Not Keynes Or Kuznets Or Krugman But Cowperthwaite
From Sean Corrigan of Diapason
Before we really get into the detail this week, let us just deal with one simple canard: this idea that if the US Congress does not immediately roll over and allow the Administration to have its head in consuming the capital of the nation at its present, unsustainable rate, the whole house of cards will come crashing down around its members’ ears.
Not least of the reasons for our rejection of this cheap exercise in scaremongering is that the $85 billion or so which will supposedly be trimmed back in the course of the next fiscal year, should the dreaded ‘Sequester’ actually take place, is no more than the amount of new money the Federal Reserve has pledged to inject into the system each and every month, for ever and ever, Amen.
It would also be remarkable if the fictional Keynesian ‘multiplier’ - so remarkable in its absence when the government was spending an extra $1 trillion annually with hardly any unequivocally attributable addition to jobs (Solyndra, anyone?) - will now become so magnified in its effects that a trimming of that largesse 1/12 the scale will instantly cause 700, 000 positions to evaporate. Right! What we are being asked to swallow whole is the idea that if government spending slips back by no more than 1.5% of its inordinately large total - a proportion which is actually more like 0.25% of total, economy-wide, annual turnover and which is equivalent to around 75 cents per head per day - that the Apocalypse will be ushered in forthwith.
Well, your author, for one does not believe that the economy - any economy - is THAT fragile. After all, the sum in question is roughly of the order of the official tally of retail sales of sporting goods. Where Nike goes, there goes America??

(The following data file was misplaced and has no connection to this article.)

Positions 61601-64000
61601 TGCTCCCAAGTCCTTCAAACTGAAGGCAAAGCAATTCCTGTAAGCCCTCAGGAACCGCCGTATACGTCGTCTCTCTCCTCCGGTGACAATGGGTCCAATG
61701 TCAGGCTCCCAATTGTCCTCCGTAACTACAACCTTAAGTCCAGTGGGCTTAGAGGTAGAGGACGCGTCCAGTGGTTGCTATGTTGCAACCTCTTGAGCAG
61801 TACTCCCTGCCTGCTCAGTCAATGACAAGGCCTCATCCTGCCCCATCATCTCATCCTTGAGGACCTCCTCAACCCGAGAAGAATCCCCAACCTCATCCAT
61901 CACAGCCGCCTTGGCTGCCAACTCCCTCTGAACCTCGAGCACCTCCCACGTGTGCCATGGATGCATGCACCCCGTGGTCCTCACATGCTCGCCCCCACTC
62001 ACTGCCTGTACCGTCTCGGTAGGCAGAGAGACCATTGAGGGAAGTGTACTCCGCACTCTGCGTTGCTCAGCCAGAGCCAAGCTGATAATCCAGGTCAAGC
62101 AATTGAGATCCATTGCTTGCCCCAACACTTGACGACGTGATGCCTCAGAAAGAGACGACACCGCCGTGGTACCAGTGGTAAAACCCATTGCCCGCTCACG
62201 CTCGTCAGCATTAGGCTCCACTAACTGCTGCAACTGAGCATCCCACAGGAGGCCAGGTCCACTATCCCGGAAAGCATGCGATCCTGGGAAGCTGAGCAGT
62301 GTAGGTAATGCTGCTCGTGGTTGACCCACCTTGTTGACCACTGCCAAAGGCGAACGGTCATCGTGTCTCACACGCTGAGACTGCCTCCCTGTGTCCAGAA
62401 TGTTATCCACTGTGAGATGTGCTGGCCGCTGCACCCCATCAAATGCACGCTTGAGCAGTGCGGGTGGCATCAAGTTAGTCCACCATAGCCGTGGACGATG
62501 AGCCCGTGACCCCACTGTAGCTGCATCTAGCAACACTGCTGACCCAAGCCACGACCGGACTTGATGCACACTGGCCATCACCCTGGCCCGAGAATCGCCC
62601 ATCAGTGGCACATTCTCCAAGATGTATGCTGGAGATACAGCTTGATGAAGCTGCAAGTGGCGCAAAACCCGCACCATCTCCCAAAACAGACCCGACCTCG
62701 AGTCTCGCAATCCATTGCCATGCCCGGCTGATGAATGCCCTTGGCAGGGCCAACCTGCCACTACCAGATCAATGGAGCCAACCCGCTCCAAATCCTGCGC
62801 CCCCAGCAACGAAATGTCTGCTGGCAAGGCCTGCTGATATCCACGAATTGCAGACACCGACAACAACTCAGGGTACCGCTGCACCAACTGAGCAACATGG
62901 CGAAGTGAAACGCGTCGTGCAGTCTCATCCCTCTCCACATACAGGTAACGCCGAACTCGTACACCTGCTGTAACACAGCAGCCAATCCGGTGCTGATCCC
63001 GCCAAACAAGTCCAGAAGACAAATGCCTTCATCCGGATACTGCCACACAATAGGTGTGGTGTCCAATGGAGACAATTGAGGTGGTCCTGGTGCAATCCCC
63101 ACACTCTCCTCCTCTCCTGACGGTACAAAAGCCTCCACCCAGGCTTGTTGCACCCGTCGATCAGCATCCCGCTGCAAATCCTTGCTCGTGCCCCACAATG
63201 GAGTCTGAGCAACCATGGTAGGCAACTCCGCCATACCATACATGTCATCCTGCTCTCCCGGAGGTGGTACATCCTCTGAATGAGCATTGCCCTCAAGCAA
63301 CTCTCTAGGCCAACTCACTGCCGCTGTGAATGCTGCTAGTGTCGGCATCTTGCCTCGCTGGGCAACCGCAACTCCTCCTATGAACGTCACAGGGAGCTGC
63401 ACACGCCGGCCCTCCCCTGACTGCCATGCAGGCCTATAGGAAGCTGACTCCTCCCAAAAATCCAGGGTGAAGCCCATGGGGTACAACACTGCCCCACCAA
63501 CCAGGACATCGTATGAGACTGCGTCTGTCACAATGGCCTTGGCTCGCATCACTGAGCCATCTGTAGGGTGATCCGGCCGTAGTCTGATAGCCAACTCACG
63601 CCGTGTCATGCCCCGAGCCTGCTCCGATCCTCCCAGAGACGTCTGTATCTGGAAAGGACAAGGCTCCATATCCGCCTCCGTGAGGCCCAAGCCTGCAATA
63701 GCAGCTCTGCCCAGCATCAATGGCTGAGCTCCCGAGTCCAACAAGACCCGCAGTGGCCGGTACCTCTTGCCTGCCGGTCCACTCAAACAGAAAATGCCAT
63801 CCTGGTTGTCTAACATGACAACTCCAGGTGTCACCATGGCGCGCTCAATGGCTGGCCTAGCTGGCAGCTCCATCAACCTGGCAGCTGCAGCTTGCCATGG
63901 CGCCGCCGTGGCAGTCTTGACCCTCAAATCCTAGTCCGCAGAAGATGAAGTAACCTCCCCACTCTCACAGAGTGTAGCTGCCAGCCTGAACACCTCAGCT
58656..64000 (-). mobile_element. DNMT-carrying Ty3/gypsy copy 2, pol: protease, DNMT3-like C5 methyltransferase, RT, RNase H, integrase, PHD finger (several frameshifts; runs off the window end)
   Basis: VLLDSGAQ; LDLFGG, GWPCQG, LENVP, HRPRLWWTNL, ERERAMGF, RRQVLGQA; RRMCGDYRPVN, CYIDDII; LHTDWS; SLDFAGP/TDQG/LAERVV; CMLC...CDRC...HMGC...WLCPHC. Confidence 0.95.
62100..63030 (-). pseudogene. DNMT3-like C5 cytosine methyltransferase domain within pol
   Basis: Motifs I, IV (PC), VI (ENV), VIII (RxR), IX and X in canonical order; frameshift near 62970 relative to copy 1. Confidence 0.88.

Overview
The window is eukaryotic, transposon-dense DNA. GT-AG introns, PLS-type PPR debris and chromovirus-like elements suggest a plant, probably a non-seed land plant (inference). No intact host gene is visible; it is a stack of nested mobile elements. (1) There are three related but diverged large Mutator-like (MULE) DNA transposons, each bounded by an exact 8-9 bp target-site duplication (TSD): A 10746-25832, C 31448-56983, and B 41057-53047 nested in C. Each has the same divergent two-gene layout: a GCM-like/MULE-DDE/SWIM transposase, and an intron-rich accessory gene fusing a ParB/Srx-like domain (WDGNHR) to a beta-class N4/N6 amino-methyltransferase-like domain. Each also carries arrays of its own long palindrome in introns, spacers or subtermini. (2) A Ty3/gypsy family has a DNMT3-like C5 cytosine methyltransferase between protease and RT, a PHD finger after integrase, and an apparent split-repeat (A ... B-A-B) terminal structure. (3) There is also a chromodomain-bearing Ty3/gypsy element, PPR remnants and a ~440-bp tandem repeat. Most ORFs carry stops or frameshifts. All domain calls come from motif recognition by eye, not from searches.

Nor is he convinced that the state controls or even monitors its budgets with that degree of accuracy in the first instance. Just think ‘Pentagon’, not to
mention ‘black-ops budget’. In that light $85 billion is all noise and no signal. Finally, if none of this has assuaged your worries then, by implication, you must believe that we are now locked in to spending over a $1 trillion more than revenues in perpetuity. If so, stop selling your gold, for heaven’s sake, give your assault rifle a quick once-over, and make sure the axle has been greased on your wheelbarrow.
Partly this lack of comprehension is just another example of the strategy of the ‘Big Lie’ as instituted by Bernays, refined by Goebbels, and institutionalized ad nauseam by today’s cradle-to-grave, career-politician spin-doctors. Partly it emanates from the dreadful pseudomathematical juggernaut of macroeconomics and its intellectually impoverished inability to recognise that its devotees’ cherished time series aggregates are nothing more than a pale, fictional reflection of the joint actions of millions upon millions of disparate individuals, each ceaselessly selecting from their non-ordinal and ever-varying lists of subjective preferences in order to achieve a momentary elevation in their psychic and material condition.
It is bad enough when we forget just how approximate all these numbers are when we elevate them to the status of the fundamental laws of nature
by which we must ‘govern’ the running of our rigid economic ‘machinery’ (another pernicious, but all-pervasive metaphor which obscures clear thinking about the functioning of what is really a complex, evolving ecosystem of interpersonal exchange).
But when we then lose sight of the underlying reality itself, put effect before cause, and regard those numbers’ temporal trajectory as an end in themselves, we really begin to do mischief. What we really seek is to provide the most conducive institutional conditions for the average citizen to attempt to satisfy his own unique desires as best he can—something he will fortuitously find hard to do without contributing something in return to the well-being of the fellows with whom he interacts under a mutually enriching division of labour and subject to the rule of law.